JA equipment update

Security and computer vendors, though relatively few in numbers, both reported satisfactory traffic at the JA show. Many firms offered some new items.

On the security side, Card and Tag Systems of Benicia, Cal., presented a new inventory classification system called “The Jeweler’s Image,” which produces computer images using a color video camera and a high resolution color printer. With a standard 35mm lens and a PC set-up, a jeweler can add photographs of jewelry pieces to his inventory records and appraisal reports.

Modular vaults were getting attention at Empire Safe Co. Richard Krasilovsky said that modular vaults offer attractive alternatives for those who have weight, space and other limitations to consider. “But don’t confuse vaults with safes,” he said. “They’re rated differently and have different uses.”

At Harwood Protection Industries’ booth, president John W. Harwood talked about the “Jewelvault” and “Gemvault” safes, UL-rated TL 30 and TRTL 30×6, respectively. The safes, created by Bernardini, feature keyhole cover locks to prevent fiberoptic probe readings, which can make lock picking easy.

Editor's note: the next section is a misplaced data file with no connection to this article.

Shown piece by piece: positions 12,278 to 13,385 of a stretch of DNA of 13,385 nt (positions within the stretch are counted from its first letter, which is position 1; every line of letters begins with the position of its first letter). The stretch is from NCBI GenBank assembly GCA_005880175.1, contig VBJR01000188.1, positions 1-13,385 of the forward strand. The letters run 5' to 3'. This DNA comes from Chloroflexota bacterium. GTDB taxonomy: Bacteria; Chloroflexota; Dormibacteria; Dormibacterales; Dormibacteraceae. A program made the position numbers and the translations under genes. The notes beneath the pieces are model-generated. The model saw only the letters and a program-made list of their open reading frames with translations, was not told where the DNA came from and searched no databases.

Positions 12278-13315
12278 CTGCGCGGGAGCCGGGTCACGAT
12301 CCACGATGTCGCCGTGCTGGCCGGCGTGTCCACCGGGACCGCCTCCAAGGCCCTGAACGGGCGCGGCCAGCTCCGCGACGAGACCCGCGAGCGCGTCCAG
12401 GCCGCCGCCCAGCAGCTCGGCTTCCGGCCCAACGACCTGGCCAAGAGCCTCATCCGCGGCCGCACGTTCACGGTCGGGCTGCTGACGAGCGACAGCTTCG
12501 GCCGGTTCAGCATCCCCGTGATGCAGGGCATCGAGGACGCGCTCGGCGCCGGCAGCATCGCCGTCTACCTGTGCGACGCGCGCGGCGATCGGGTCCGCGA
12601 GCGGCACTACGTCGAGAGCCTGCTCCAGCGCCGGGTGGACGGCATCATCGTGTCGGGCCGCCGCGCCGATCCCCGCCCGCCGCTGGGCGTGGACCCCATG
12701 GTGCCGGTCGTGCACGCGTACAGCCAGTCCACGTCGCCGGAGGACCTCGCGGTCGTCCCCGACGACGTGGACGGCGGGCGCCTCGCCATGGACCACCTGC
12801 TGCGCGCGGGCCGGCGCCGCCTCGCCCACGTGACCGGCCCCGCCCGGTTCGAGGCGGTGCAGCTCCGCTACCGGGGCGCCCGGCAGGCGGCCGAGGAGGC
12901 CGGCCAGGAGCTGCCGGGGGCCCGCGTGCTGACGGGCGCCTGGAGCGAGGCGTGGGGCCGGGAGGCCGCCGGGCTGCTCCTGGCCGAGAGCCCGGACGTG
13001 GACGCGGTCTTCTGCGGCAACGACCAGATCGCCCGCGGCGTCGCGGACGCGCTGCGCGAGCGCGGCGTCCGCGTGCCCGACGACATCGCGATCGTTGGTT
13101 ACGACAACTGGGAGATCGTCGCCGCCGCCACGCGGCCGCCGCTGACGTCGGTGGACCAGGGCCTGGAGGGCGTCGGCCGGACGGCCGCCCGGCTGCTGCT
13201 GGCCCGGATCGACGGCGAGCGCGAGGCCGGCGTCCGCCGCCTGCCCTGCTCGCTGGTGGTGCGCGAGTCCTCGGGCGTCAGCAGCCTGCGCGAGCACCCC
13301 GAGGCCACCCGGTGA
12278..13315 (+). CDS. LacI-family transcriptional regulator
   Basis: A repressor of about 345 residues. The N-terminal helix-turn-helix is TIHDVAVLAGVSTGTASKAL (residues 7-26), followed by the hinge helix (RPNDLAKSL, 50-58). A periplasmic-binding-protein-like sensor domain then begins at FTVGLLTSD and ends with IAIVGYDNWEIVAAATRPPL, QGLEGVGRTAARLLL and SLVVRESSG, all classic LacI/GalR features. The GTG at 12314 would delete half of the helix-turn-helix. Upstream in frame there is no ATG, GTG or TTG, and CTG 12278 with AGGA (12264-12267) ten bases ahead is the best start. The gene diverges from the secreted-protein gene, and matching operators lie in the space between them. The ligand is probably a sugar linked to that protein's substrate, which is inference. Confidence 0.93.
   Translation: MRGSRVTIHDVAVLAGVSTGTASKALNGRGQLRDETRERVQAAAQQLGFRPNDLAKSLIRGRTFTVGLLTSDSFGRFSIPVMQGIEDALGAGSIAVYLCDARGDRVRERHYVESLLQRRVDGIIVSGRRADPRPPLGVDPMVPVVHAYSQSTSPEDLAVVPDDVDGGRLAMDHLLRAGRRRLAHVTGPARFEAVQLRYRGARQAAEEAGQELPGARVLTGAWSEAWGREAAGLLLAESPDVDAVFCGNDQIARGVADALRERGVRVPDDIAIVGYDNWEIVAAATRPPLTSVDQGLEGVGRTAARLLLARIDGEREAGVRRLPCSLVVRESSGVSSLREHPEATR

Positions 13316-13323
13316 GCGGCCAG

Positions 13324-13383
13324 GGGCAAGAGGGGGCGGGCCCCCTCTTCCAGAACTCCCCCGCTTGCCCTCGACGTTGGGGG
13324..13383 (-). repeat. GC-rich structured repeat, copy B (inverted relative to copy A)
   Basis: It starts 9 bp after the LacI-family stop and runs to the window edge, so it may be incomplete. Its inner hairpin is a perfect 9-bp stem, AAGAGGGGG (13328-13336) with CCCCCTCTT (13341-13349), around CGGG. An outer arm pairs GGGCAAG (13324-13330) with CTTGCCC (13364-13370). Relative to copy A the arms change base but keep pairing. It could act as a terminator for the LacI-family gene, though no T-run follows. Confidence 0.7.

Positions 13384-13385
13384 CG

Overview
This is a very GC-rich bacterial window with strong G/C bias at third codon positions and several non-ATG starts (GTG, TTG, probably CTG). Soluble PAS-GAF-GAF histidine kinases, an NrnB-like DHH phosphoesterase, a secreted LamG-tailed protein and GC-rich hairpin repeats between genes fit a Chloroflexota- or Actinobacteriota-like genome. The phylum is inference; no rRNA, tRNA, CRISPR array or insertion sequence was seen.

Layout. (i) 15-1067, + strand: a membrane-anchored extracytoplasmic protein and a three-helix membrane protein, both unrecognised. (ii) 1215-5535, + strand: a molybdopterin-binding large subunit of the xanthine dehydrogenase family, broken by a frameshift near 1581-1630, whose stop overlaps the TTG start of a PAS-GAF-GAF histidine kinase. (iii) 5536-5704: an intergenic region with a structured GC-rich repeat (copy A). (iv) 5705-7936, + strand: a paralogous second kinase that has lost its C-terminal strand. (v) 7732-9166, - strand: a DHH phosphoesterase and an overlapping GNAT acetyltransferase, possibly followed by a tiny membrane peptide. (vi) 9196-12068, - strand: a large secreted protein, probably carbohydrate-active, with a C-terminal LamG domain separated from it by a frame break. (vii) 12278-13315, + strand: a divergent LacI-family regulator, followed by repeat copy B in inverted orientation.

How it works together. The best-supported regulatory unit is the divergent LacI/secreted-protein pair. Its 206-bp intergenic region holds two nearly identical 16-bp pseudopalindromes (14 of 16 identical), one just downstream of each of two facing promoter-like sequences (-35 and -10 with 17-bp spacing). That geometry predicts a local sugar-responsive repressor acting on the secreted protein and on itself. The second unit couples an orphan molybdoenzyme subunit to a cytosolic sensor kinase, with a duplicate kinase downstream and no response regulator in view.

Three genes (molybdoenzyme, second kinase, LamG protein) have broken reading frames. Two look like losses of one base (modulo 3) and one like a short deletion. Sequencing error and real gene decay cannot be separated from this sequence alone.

Computer software firms, meanwhile, praised the flurry of “serious” retailers attending the show. Vendors said last year’s event was strong for referrals; this year, retailers got down to bits and bytes with the dozen companies exhibiting.

“Last year I sold no systems right off the floor,” said Tim Sullivan, director of marketing, Applications Systems Corp., Boston. “On the first day of this show I sold two systems right off the bat.” ASC was offering its show special, $1,000 off a $7,000 system and free training.

Jerry Riendeau of D.A.T.A. Inc., Elmhurst, Ill., attributed growing interest to the fact that “so many more retailers have personal computers today.” That means more are looking for the latest retail software. Those who recently purchased inventory programs, for instance, now want accessory programs. Retailers could find appraisal systems, manufacturing systems, bar code point-of-sale and on-line computer networks on display at Javits.